In the late 1980s, a number of organizations led by Black, Indigenous, Asian and Latinx communities were created to address the reproductive oppression facing communities of color. In 1994, a dozen Black women, led by Loretta Ross, came together at a pro-choice conference and came up with the concept of reproductive justice to counter the largely white-led reproductive choice and reproductive health movements that did not examine issues of race or class. Loretta had the vision of bringing all of our groups together to build a multi-racial movement. In 2005, Forward Together, then known as Asian Communities for Reproductive Justice, published the ground-breaking paper, a New Vision for Reproductive Health, Rights and Justice which provided the framework for reproductive justice and helped to expand the ideological space for an intersectional analysis of reproductive justice and leadership within the movement.
However, with a few exceptions, philanthropy has not supported BIPOC-led reproductive justice work in an intersectional way. In 2017, women and girls of color in the U.S. only received $5.48 per capita from philanthropy. Even less goes to organizations focused on reproductive justice work.
Reproductive Justice leaders understand that we don’t live siloed lives and that communities of color face multiple oppressions simultaneously. Using this intersectional analysis allows reproductive justice leaders to make visible the ways oppression impacts our communities and create effective solutions that address these complexities.
Shen draws inspiration from Asian American activists like Grace Lee Boggs and Yuri Kochiyama, both of whom focused on building power with a feminist lens and by working with Black-led and multi-racial movements. “They both walk the talk, focusing on community building, changing cultural norms, standing up to power and organizing within grassroots communities.”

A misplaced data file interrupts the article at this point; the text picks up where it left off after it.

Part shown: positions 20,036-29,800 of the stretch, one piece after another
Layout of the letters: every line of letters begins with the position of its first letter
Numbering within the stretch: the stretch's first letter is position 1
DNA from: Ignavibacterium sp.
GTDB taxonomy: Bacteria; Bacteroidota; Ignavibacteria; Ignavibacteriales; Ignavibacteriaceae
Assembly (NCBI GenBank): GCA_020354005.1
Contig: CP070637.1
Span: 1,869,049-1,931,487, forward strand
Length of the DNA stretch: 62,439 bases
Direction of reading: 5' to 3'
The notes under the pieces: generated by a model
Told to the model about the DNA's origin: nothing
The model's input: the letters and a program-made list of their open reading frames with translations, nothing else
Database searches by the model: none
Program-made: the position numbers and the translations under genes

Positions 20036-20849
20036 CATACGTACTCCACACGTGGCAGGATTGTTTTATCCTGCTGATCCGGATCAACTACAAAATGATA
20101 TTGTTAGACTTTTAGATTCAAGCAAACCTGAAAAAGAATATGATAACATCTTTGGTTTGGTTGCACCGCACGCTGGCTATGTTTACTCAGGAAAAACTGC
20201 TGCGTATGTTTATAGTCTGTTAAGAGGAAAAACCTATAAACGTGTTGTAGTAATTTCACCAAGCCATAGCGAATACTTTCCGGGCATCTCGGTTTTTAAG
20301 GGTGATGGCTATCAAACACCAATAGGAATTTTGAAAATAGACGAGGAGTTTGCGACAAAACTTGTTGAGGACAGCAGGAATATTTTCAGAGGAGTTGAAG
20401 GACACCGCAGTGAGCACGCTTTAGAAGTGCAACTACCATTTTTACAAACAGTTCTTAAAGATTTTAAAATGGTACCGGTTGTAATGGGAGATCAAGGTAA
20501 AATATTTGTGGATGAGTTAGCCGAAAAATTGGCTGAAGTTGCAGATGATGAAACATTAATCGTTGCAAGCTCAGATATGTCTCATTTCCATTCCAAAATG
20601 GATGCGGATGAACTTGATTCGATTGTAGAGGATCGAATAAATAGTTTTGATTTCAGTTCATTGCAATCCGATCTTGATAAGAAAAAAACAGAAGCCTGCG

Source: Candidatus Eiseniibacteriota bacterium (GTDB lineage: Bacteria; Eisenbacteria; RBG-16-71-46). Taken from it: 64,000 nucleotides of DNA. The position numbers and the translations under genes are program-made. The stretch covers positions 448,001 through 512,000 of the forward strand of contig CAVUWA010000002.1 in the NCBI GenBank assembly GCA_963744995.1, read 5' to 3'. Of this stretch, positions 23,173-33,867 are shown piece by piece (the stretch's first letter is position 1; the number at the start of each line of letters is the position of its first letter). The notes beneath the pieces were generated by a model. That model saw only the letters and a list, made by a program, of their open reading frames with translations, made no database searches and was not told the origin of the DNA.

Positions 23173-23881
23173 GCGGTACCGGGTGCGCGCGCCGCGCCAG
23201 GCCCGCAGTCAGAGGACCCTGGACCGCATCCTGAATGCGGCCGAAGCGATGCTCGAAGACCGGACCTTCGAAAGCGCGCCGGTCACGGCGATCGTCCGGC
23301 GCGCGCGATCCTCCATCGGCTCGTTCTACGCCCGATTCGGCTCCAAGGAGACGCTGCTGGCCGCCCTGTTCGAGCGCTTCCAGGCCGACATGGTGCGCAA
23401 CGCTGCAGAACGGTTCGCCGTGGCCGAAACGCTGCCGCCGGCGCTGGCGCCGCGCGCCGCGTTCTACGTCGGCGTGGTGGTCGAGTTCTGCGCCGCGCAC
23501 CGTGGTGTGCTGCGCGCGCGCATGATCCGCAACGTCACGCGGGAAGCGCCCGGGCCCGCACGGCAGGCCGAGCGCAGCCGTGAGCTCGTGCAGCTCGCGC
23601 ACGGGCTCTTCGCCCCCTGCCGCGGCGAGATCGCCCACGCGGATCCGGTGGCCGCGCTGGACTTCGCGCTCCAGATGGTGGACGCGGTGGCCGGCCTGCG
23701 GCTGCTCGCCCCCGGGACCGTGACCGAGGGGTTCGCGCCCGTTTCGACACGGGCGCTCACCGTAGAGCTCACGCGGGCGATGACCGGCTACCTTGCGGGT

“Reproductive justice gets pigeonholed,” says Shen. “This is seen as only a woman’s issue, or only about women of color. It’s been a fight to get [philanthropy] to fund us in a way that they fund some of the larger mainstream groups.”
NCRP’s own research finds that the top 20 recipients of reproductive rights funding have gone to large national, predominantly white-led organizations. Often what happens is that philanthropy narrows in on a specific issue within the movement, such as legislation around abortion rights, and miss the intersectional nature of the movement.
“Abortion access is connected to economic justice, connected to immigrant rights, and ending gender-based violence…,” continues Shen. “The problems that then come because of systematic oppression are not siloed.”
Shen has seen some funding practices improve, particularly in leadership development for women of color, and more funding for trans and non-binary people within the movement. Still, there is an opportunity for philanthropy to improve.
She says that funding with an intersectional lens in the movement looks like “creating tools for communities that have been hit hardest by Covid-19, Black, Brown, immigrant LGBTQ communities because they are the most invisible and hardest hit.” It also looks like supporting abortion access beyond the traditional constituencies of the Pro-Choice movement like “policies that protect and support trans communities of color, policies that end violence on Black communities, and ensuring that low wage workers have health and reproductive health care coverage.”